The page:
In the end, it saves so much money, uses every bit of the lemon, and I always have fresh lemon and zest when I need it for cooking.
In recipes, I use the following guidelines:
Recipes calling for the juice of one:
Recipes calling for the zest of one:
Source: My own desperation
By Soph6767 from Warrensburg, MI
This is very clever advice. Thank you so much. I shall take a note of it. (I have a lemon tree in my back yard.) Another use for the pith of the lemon is as a jam setter (pectin). Boil it up with citrus to set marmalade. (09/24/2009)
You can also freeze them (whole or quarter) by placing on a cookie sheet in the freezer and then, once frozen, transfer to freezer storage containers. Also, zest them first and dry the zest and place in an airtight container. (09/25/2009)
I keep looking for the price of lemons to go down, but alas, this is not happening. My family uses lemon in a variety of ways so hear are my tips. For the best buy, I usually look for fruit sold in bulk mesh bags; and until I started to use these little tricks, I would often find that at least one or two pieces of fruit had gone bad by the time I needed it.
When you first bring the fruit home, wash and dry every piece, then using the fine side of a hand grater (not a zester), grate off the rind of at least a few of the fruits. Store the zest in a small zip bag in the freezer to use in muffins, quick breads and other recipes.
Then squeeze the juice from all of the lemons that you will not be using within a week. Pour the juice into an ice cube tray and freeze. Store the lemon juice cubes in a zip bag of their own in the freezer.
When a recipe calls for two Tablespoons of lemon juice or more I can thaw as many cubes as I need. A cube has 1 1/2 Tablespoons of lemon juice.
This has saved me money and time! You can also use this for oranges and other citrus.
By Bobbie from Rockwall
I can go you one further. After I grate the lemon peel and juice the lemons, I cut the remaining peels into small chunks and use them in my garbage disposal. You can even freeze them and use them in the disposal as needed. They really help to get rid of that funky smell you sometimes get in your disposal! (08/16/2007)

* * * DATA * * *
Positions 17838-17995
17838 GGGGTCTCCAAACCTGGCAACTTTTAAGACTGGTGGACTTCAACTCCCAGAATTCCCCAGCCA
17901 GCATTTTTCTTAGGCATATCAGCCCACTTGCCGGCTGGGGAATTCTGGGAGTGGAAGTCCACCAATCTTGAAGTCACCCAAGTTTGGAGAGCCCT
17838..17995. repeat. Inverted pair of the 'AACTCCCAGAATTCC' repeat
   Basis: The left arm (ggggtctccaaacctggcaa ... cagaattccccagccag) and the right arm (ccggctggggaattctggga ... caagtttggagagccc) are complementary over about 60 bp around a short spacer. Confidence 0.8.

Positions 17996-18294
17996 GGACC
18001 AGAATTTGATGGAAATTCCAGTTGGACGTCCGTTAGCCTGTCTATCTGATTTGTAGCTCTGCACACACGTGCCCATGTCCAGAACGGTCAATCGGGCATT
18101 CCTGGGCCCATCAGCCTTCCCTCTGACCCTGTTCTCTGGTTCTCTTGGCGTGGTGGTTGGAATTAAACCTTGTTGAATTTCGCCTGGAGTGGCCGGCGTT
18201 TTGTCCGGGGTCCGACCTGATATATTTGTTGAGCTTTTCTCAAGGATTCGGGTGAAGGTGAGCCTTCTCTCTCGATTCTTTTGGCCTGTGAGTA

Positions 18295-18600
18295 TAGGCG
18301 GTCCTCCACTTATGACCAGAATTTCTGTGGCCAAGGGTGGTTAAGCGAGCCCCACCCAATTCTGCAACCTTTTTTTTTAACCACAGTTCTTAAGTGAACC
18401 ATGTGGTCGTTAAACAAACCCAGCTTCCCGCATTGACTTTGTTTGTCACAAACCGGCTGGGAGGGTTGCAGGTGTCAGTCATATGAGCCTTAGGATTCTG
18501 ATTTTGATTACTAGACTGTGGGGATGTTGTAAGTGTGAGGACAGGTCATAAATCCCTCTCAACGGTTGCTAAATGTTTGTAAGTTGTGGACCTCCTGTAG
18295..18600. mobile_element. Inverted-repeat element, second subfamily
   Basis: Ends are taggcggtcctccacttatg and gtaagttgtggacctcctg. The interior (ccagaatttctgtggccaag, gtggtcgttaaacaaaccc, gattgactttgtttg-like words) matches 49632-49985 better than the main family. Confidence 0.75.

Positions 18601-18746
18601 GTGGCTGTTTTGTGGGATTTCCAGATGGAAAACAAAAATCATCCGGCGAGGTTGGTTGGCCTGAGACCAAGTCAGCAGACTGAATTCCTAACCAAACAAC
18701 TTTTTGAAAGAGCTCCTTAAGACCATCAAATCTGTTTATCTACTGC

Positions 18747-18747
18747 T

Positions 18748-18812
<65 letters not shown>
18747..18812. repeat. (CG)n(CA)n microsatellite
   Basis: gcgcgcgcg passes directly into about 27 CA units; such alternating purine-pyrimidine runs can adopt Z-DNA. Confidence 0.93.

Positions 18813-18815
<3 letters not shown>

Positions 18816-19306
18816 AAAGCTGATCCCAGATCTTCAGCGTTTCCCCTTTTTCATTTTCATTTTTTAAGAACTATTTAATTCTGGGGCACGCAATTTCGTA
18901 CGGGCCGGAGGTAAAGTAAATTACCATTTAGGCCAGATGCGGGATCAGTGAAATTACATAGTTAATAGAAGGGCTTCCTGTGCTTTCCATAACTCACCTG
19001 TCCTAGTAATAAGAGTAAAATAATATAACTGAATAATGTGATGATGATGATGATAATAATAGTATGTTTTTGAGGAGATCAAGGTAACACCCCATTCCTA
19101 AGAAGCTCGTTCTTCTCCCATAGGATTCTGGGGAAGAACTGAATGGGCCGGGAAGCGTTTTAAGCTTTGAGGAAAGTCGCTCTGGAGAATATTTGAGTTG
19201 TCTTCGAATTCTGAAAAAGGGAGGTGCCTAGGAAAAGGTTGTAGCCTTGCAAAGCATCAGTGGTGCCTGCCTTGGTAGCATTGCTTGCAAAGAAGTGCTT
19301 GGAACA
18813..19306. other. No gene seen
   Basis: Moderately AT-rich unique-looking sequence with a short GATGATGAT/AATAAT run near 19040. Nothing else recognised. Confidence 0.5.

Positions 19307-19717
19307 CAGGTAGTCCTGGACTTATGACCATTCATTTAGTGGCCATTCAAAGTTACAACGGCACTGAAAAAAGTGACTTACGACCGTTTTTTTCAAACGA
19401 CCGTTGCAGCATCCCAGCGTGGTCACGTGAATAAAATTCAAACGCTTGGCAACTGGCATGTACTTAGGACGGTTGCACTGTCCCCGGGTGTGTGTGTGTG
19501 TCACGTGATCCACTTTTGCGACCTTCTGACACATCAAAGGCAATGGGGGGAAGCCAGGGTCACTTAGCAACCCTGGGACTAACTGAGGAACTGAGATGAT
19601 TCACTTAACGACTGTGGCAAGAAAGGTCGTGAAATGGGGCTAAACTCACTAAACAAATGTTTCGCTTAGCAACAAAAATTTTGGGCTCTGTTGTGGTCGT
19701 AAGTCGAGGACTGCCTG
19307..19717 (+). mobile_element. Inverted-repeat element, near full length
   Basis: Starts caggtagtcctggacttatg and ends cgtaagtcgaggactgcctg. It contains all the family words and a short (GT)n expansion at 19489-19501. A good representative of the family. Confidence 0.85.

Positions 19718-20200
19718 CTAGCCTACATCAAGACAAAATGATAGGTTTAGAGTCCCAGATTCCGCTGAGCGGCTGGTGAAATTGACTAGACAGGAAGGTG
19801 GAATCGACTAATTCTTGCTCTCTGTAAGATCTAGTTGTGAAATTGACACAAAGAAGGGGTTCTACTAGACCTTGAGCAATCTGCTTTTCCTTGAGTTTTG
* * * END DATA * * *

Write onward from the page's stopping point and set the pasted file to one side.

By Donna N., San Diego
The best yet :) Lemons will help you lose weight! After reading so much about it, I decided to give it a try and I have lost something like 10 pounds in less than two months!
Just squeeze the lemon juice into a bottle, fill with water to the top - NO SUGAR - add some peppermint decoction for better taste if you like. Keep handy and drink whenever you feel thirsty during the day! (08/16/2007)
PS Aldi's sometimes has great deals on lemons (08/17/2007)
Maybe this is a silly question but I'm newbie to these things so I'll ask anyway...
Do not the ice cubes stick to each other when we put them in the zip bag?
You can also soak extra citrus peels in vinegar to make a nice deodorizing spray. This is great when you have animals, especially cats who mark their territory inside. Cats don't like the smell of citrus so they leave the place alone for a while. We do like the smell of citrus! (08/17/2007)
Squeeze Only the Desired Amount
Many recipes call for a squeeze of lemon juice. Well, after wasting many lemons in cutting them open, I found a more thrifty way for a dab of lemon juice. Here it is.
For a small amount of fresh lemon juice, poke a hole in the lemon with a toothpick and squeeze out the desired amount.
Just put the lemon in a plastic bag in the fridge and save for the next time.
By Carolyn from East Northport
Getting More Juice Out of Lemons
Submerge lemons in hot tap water before squeezing and it will yield almost twice as much juice.
If you heat the lemon in the microwave for about a minute, you'll get more juice out of it. (10/21/2005)
If you roll it on the counter top or table first, (pressing quite hard with your hand) greater juice-yield too. (10/23/2005)
By kiwi eema
I have a lovely bowl on my kitchen table for bananas and lemons. I keep the lemons in the fridge for longer life. For better juice, I take what I'll need that day and put them in the bowl to come to room temperature. Life imitates still life. (06/03/2006)
By the Oracle